How to Manage your Cisco Device Configuration File

A Cisco router has its own operating system which is called the Internetwork Operating System (IOS). Cisco routers use flash memory, rather than disks for storing information. Flash storage is similar to Random Access Memory (RAM) but it doesn’t need power to retain information. It is therefore called non-volatile memory. And, unlike Read Only Memory (ROM), you can erase and rewrite flash easily.

There are at least two main pieces of non-volatile storage in a Cisco router. The router’s configuration information is stored in a device called the Non-Volatile RAM (NVRAM), and the IOS images are stored in a device called the flash.

There are two important configuration files on any router. There is the configuration file that describes the current running state of the router, which is called the running-config. Then, there is the configuration file that the router uses to boot, which is called the startup-config. Only the startup-config is stored in NVRAM, so it is important to periodically check that the version of the configuration in the NVRAM is synchronized with the version that the router is currently running.

You can synchronize the two configuration files by simply copying the running-config onto the startup-config file:

DEVICE#copy running-config startup-config

 

Saving Router Configuration to Server

It is very important to take regular backups of your router configuration files and keeping copies of these files in a safe place. Anybody who has had to reconstruct a complex router configuration file from memory can tell you how difficult and stressful this task is! But, if you have a backup of the last working configuration file, you can usually get a router working again within minutes of fixing any hardware problems.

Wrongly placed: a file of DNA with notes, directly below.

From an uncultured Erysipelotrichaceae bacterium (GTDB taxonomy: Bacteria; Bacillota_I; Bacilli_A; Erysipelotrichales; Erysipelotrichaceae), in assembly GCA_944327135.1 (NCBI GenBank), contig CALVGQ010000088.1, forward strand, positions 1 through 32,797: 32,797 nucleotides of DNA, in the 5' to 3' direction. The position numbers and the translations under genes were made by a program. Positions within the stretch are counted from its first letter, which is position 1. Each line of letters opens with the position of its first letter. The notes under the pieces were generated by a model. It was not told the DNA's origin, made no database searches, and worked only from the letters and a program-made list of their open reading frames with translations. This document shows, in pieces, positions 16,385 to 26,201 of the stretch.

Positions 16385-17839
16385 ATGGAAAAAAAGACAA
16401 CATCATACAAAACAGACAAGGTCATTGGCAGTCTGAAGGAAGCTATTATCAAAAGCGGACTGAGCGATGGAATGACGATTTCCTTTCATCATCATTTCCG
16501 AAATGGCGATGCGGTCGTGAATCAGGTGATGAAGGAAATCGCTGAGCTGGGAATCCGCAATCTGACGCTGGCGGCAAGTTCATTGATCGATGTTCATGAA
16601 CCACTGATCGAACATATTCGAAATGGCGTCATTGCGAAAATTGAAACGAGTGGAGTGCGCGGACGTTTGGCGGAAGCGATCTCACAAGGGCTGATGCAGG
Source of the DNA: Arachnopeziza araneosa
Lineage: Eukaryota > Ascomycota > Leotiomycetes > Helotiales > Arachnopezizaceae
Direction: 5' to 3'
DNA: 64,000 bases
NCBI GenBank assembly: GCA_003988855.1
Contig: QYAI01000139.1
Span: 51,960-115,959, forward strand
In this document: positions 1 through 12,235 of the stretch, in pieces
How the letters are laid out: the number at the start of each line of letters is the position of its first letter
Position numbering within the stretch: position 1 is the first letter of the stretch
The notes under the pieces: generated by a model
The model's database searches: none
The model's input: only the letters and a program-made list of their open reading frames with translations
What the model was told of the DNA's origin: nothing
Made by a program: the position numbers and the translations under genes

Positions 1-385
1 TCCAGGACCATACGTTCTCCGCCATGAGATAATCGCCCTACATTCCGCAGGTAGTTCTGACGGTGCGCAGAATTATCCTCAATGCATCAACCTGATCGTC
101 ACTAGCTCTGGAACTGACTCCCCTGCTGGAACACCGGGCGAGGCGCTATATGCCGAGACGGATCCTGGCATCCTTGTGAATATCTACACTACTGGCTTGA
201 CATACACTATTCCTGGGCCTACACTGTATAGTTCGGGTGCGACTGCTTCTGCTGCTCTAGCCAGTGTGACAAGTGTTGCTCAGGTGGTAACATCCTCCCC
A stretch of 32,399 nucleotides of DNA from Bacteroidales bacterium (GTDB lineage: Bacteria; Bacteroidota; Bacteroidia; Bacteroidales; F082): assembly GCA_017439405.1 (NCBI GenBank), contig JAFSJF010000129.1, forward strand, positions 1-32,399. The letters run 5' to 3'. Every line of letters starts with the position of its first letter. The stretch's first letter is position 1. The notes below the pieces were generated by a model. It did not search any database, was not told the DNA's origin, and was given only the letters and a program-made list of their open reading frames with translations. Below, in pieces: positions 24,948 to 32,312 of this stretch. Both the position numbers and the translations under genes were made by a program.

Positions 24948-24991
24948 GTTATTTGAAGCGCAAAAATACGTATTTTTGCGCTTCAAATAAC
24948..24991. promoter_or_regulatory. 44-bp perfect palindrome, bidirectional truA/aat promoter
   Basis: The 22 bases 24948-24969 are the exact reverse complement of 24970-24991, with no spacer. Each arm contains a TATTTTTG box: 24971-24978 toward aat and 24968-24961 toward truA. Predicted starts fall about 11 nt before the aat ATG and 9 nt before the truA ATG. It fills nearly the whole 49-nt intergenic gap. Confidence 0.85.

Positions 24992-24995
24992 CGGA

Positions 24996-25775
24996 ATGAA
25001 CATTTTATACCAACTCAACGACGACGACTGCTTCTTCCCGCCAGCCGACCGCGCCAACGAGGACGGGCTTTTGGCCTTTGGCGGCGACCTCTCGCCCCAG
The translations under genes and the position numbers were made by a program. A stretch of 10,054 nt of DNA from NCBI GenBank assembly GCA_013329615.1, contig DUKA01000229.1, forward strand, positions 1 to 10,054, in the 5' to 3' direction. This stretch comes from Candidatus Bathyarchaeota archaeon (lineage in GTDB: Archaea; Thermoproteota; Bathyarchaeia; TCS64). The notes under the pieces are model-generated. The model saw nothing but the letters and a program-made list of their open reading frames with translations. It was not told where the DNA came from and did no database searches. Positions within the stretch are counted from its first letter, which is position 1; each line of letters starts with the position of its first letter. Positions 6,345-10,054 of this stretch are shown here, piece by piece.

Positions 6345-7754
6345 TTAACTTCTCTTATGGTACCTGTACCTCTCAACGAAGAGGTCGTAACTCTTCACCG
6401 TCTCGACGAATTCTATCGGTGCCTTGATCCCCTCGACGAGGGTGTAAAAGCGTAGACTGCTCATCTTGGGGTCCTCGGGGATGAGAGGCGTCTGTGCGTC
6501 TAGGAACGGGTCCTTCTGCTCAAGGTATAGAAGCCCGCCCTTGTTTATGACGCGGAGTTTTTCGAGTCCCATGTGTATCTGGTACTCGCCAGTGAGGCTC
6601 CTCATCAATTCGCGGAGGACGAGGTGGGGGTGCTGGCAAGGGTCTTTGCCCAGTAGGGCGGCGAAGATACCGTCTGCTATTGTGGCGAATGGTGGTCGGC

This example shows how to use TFTP to upload a copy of the router’s active configuration to a remote server:

Freebsd% touch /tftpboot/router1-confg
Freebsd% chmod 666 /tftpboot/router1-confg
Freebsd% telnet Router1
Trying 172.25.1.5…
Connected to Router1.
Escape character is '^]'.

User Access Verification

Password:

Router1>en
Password:
Router1#copy running-config tftp://172.2
5.1.1/router1-confg
Address or name of remote host [172.25.1.1]?
Destination filename [router1-confg]?
!!!
9640 bytes copied in 3.956 secs (2437 bytes/sec)
Router1#

 

Booting the Router Using a Remote Configuration File

By default, when the router reloads, it will read the configuration information from a file in its NVRAM. Cisco commonly refers to this file as the startup configuration file. However, you can configure the router to load all or part of its configuration from a remote server via TFTP.

The following set of commands allows you to automatically load a configuration file located on a remote TFTP server when the router boots:

Router1#configure terminal
Enter configuration commands, one per line. End with CNTL/Z.
Router1(config)#service config
Router1(config)#boot network tftp Network
-auto 172.25.1.1
Router1(config)#boot host tftp Router8
-auto 172.25.1.1
Router1(config)#end
Router1#

 

Storing Configuration Files Larger than NVRAM

Cisco generally ships its routers with more than enough NVRAM to store an average configuration file. However, there are times when configuration files exceed the available NVRAM. For instance, some routers contain large access lists that are hundreds of lines in length. When configuration files grow beyond the finite amount of NVRAM you will begin to have problems.

The first sign of serious problems with an overly large configuration file is usually when the router refuses to save its configuration because of size. This is a dangerous situation because the router can no longer keep a copy of the whole running-configuration file in its NVRAM storage, and it is difficult to predict how much of your configuration will be lost if you were to reload the router.